Different year, different atmosphere surrounding Johns Hopkins
The smiles hovering around Homewood Field are a drastic departure from last year’s glum expressions.
After barely qualifying for the NCAA tournament, getting bounced quickly by Duke in the first round, and compiling the program’s first losing record since 1971, Johns Hopkins is in the midst of a remarkable revival, winning seven of nine games this season and ranking fourth in The Sun’s rankings.
The reversal would seem to validate the offseason improvements that coach Dave Pietramala and his staff made, but that’s not necessarily the case.
“I think ultimately, it’s not about validation,” Pietramala said Wednesday. “It’s about us as a staff and our players doing what we’re here to do, and what we’re here to do is compete at the highest level of Division I lacrosse. Whenever you have a down year like we had, a disappointing year, your hope is that you can recognize the areas that need improvement and you’re able to do that. So I don’t think we feel validated. I think we feel that what we’re doing is what we’re supposed to be doing. We’re working hard, focused on specific areas, and we feel the areas we’re focused on are having an impact on our success.”
At this point last season, the Blue Jays were 4-5 and had dropped four straight to Hofstra, Syracuse, Virginia and North Carolina. Hofstra is no longer on the schedule, but Johns Hopkins edged both the Cavaliers and the Tar Heels and extended the Orange to double overtime before losing, 5-4.
The team has answered the doubters, but Pietramala said the players and coaches were more intent on satisfying a different group of analysts.
“The only critics we had to silence was ourselves,” he said. “We were the most critical of ourselves. You can’t imagine how long of a summer that was. I’m here to do a job, and our staff is here to do a job, and we take that job very seriously. When we don’t meet or achieve our goals, it’s very disappointing for our staff. And our kids care a lot. So I’m happy for our kids. I’m happy that the hard work they’re putting in is paying off. We still have a long way to go, and I’ll keep saying that because the season is not over. There’s still a lot of lacrosse left, and we still have a lot of developing and growing to do. So we’re certainly not satisfied, but we’re happy. It’s good for the kids to see that. It’s hard when you work hard and you don’t see the benefits of that.”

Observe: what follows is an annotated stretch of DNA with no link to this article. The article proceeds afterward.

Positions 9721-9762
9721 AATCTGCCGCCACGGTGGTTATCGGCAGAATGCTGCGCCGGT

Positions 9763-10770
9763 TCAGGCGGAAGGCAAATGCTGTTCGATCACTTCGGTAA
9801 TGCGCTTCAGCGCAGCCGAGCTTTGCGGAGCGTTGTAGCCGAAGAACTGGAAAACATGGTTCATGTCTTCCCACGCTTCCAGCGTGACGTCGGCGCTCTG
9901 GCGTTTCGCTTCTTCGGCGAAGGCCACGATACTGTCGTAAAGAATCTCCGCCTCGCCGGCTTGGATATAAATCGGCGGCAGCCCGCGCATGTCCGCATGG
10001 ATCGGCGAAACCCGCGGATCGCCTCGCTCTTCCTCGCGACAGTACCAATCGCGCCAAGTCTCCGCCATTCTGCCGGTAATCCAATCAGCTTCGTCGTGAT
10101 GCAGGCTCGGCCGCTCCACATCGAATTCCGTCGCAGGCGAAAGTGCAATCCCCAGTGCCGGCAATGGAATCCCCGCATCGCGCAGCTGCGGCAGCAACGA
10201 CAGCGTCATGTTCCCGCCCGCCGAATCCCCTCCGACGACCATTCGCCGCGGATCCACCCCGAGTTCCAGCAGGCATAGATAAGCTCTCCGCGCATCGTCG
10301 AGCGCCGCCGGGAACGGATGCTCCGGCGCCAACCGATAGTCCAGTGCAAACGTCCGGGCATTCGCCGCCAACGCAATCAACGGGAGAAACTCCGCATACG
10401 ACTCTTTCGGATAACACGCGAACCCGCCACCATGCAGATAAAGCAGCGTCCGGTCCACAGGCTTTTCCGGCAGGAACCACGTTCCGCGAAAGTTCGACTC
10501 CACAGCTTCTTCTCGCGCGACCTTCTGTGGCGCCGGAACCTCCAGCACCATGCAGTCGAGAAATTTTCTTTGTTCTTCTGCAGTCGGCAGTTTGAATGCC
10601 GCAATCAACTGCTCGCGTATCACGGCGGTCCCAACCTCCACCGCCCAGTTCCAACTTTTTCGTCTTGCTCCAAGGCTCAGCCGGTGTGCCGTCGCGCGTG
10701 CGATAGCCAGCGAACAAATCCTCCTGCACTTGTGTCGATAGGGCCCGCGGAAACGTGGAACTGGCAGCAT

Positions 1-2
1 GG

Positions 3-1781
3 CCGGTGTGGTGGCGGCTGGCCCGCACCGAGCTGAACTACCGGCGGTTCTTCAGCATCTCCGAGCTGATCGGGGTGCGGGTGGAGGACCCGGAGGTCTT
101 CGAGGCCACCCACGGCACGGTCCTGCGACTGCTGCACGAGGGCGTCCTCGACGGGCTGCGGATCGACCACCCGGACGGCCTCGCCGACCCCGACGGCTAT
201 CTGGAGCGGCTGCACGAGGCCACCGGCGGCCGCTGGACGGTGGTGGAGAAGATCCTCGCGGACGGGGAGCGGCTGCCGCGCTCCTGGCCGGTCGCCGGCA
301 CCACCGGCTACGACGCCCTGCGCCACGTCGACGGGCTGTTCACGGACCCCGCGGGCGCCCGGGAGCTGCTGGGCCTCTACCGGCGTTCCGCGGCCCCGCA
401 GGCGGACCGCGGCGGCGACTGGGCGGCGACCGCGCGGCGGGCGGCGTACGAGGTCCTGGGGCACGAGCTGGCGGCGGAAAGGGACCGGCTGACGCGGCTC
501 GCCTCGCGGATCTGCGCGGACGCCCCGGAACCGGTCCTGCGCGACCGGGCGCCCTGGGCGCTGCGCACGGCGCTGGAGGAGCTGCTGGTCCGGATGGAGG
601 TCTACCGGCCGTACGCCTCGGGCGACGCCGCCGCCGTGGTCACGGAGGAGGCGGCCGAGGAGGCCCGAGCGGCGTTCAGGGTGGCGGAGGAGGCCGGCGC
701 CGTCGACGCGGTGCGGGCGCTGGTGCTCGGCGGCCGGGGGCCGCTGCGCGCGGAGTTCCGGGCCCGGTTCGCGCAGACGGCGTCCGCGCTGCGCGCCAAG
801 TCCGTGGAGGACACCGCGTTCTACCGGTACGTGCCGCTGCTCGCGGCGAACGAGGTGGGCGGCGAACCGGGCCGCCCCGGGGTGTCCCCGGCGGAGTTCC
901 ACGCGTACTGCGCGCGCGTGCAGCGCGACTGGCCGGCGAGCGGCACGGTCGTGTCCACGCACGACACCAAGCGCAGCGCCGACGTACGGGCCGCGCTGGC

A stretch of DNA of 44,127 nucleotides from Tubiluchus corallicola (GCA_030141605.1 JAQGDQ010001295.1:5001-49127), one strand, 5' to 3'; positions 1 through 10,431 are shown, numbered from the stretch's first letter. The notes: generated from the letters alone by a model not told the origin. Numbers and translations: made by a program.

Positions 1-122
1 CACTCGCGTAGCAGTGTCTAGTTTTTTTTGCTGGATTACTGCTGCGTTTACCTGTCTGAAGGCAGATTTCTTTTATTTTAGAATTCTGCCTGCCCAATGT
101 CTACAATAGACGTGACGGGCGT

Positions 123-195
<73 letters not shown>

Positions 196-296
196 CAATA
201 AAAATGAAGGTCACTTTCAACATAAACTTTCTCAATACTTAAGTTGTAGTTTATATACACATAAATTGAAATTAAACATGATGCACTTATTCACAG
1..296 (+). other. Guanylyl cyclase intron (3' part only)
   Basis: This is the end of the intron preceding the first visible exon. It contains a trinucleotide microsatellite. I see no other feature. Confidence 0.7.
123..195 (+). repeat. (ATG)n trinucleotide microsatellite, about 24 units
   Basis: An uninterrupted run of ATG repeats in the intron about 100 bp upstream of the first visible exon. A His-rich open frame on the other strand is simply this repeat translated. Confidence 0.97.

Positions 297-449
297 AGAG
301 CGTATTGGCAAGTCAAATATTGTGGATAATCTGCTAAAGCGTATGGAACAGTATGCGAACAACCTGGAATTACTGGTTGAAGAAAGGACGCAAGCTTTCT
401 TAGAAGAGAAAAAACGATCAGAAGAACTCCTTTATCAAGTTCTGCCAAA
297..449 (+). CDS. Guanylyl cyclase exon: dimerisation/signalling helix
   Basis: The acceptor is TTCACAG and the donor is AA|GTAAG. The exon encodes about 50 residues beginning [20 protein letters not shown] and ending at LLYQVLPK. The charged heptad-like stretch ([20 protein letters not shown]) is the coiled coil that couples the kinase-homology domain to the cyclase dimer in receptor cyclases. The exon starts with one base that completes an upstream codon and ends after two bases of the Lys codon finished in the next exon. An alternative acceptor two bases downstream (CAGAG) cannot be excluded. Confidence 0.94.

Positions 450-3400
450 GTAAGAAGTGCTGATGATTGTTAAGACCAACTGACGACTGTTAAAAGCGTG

There are areas to address. Pietramala wants the team to collect more ground balls and do a better job of protecting leads. The Blue Jays jumped out to 4-0 advantages against both Virginia and North Carolina before prevailing by a goal in each contest.
“We’ve got to find a way to play with those leads better,” Pietramala said. “Part of that is we’ve played against some pretty talented teams. When you play against North Carolina, when you play against Virginia, you’re not going to hold them at bay that long. They’re going to get their opportunities. The issue is, we’ve got to do a better job as a group – both the coaches and players – that when we build that lead, we need to continue to build on that lead and not taking a breath and relaxing and saying we’re settled in and then letting in two or three goals and allowing a team to creep back into it.”